Traders apply to export Hilsa to India ahead of Durga Puja

Shining BD Desk || Shining BD

Published: 8/29/2022 8:27:45 AM

Traders in Bangladesh are seeking permission from the government to export Hilsa to India on the eve of the Durga Puja, the biggest religious festival of Hindu devotees, when the demand for the popular fish goes up.  

Exporters have been selling the fish, well-known for its distinct flavour, in the neighbouring country for the last three years after securing approval from the commerce ministry.

This year too, they are seeking permission from the government to ship the fish ahead of the festival in October. So far, 25 exporters have submitted applications to the ministry. 

Bangladesh has maintained a ban on the export of the national fish since August 2012 to keep its prices reasonable in the domestic market. But the government lifts the restriction for India on the occasion of the Durga Puja as a goodwill gesture.

Last year, the commerce ministry gave approval to 115 firms to export 4,600 tonnes of Hilsa to India against applications from around 200 companies. But only 1,100 tonnes were ultimately exported.

Some 1,450 tonnes were exported to India in 2020 and 18 firms received permission in the year. In 2019, only one trader got the permission and it exported 500 tonnes of the fish.

Most of the fish go to West Bengal. The Durga Puja is the biggest and most popular festival in the Indian state.

Since fishermen started fishing in the sea on July 23 after a 65-day ban, enough Hilsa is being netted currently. The trading of fish has increased noticeably at the fish landing centres in the coastal areas of the country, said industry people.   

A number of traders say it was experienced in the last two or three years that those who got the permission to export Hilsa to India were not the actual exporters. And they failed to make the shipment on time despite receiving the approval.

Bangladesh Frozen Food Exporters Association President Amin Ullah told The Daily Star that the ministry usually sets a short period of time for the export.

Since a large number of exporters supply Hilsa to India during the period, buyers in the neighbouring country offer lower prices, causing the suppliers to incur losses, he said.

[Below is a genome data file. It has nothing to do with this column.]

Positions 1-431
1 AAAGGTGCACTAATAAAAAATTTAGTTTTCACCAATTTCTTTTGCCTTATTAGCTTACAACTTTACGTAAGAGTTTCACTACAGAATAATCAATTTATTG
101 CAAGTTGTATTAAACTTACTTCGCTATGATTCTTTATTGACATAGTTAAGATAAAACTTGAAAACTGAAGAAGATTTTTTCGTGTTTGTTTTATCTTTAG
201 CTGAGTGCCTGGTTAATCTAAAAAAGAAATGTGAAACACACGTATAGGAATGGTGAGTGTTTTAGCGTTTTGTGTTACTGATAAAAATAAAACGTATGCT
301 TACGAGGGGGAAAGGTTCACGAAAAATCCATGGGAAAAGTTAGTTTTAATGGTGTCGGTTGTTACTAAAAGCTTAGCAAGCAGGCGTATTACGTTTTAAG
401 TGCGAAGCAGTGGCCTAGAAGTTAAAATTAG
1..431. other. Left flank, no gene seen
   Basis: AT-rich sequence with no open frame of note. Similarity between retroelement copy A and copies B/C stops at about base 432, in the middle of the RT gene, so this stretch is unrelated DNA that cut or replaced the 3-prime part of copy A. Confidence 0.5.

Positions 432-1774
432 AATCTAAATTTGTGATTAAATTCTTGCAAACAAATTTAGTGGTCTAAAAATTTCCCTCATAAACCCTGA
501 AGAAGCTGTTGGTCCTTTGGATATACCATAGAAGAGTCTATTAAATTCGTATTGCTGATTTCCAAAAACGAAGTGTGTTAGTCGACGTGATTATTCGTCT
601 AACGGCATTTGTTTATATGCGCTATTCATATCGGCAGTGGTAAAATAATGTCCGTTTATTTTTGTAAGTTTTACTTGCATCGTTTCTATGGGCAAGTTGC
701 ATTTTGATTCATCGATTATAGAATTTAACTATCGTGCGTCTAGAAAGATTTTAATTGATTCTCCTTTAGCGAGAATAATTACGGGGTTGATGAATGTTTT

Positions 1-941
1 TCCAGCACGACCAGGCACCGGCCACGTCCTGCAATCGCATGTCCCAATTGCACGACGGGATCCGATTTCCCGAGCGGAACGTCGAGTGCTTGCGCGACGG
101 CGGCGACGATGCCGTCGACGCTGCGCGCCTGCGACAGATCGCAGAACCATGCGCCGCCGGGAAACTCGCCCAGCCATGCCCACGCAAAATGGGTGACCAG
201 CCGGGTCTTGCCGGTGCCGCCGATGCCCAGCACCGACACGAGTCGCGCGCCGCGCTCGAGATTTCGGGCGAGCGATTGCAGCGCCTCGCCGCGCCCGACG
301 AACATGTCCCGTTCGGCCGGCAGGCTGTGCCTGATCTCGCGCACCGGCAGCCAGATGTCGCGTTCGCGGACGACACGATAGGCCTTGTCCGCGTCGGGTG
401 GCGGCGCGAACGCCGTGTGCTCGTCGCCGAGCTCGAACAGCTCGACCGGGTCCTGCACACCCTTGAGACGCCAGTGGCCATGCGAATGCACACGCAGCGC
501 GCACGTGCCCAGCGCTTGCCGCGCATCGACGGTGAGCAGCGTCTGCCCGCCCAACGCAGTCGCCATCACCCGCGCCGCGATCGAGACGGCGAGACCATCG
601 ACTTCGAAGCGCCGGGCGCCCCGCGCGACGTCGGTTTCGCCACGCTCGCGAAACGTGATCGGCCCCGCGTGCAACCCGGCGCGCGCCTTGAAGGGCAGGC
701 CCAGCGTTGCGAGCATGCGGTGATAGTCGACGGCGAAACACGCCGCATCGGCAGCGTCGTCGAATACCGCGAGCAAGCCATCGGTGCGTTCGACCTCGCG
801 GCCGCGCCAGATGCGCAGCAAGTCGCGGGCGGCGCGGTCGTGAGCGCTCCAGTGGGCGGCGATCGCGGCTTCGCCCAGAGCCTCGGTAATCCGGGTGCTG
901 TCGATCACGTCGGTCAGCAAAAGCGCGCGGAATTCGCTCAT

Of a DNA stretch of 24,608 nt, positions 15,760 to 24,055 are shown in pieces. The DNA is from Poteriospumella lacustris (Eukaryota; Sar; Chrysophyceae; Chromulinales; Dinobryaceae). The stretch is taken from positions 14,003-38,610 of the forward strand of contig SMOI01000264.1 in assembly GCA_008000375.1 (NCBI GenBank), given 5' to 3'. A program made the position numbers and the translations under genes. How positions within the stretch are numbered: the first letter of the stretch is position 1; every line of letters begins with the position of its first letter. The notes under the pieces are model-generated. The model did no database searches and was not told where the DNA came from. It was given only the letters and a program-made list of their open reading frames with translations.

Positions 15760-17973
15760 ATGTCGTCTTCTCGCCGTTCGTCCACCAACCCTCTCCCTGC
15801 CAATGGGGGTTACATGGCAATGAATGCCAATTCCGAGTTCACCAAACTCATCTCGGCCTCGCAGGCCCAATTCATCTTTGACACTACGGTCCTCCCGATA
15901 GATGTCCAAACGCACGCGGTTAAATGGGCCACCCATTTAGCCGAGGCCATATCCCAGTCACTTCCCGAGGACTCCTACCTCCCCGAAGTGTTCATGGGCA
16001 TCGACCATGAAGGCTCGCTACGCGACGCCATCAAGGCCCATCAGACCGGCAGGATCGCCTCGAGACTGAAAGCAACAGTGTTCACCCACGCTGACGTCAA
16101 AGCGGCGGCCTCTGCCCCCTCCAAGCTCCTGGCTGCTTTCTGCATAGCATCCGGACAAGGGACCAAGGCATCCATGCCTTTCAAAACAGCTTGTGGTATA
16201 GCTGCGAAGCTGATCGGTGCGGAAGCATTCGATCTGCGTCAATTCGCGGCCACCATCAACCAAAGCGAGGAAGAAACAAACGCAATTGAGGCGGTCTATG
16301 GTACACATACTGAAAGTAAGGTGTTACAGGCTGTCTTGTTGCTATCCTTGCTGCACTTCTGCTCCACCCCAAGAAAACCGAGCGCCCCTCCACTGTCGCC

"The government should allow the genuine exporting firms to ship the fish and set the export period for at least one month. Otherwise, the goal will not be achieved."

The owners of a number of exporting firms alleged that the exporters could not send the shipment within the stipulated time last year due to the delay the ministry made in giving permission.

"When the approval was given, the market price of Hilsa was lower in India than in Bangladesh. As a result, Bangladeshi exporters failed to benefit from the export opportunity," said one exporter.

Traders say the Hilsa export is not an issue that is limited to trade only. Rather, it fosters harmony between the two neighbours.

Babul Akter, president of the Bangladesh Frozen Food Exporters Association (non-packer), says the Hilsa export goes through a lengthy process.

"Hilsa can be exported in a planned way if the decision is made in advance instead of prompting the exporters to rush to it ahead of the Durga Puja. Otherwise, exporters will face losses and the government will be deprived of valuable foreign currencies."

In Bangladesh, local fishermen caught 5.65 lakh tonnes of Hilsa in the fiscal year of 2020-21, the highest on record. It was 5.5 lakh tonnes a year ago, data from the Department of Fishing showed.

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